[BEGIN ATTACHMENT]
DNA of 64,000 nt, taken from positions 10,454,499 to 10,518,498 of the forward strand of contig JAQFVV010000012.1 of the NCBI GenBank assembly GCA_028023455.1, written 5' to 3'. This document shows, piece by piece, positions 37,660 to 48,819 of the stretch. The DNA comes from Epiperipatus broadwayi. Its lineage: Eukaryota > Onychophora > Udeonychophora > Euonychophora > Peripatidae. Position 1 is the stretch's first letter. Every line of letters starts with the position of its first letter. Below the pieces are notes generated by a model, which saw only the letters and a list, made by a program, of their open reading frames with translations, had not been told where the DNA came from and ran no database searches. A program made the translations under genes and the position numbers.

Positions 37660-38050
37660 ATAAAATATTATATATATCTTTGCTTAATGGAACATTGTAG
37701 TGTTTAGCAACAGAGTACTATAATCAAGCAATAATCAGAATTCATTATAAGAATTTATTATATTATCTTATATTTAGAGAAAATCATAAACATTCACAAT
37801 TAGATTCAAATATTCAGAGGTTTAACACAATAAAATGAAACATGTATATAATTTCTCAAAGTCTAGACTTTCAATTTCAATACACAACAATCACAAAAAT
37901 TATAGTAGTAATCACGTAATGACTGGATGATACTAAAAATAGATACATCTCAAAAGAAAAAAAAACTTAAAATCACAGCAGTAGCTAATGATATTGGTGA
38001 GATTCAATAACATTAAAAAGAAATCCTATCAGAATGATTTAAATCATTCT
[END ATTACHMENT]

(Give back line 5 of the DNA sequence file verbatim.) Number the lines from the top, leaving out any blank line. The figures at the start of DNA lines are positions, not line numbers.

37801 TAGATTCAAATATTCAGAGGTTTAACACAATAAAATGAAACATGTATATAATTTCTCAAAGTCTAGACTTTCAATTTCAATACACAACAATCACAAAAAT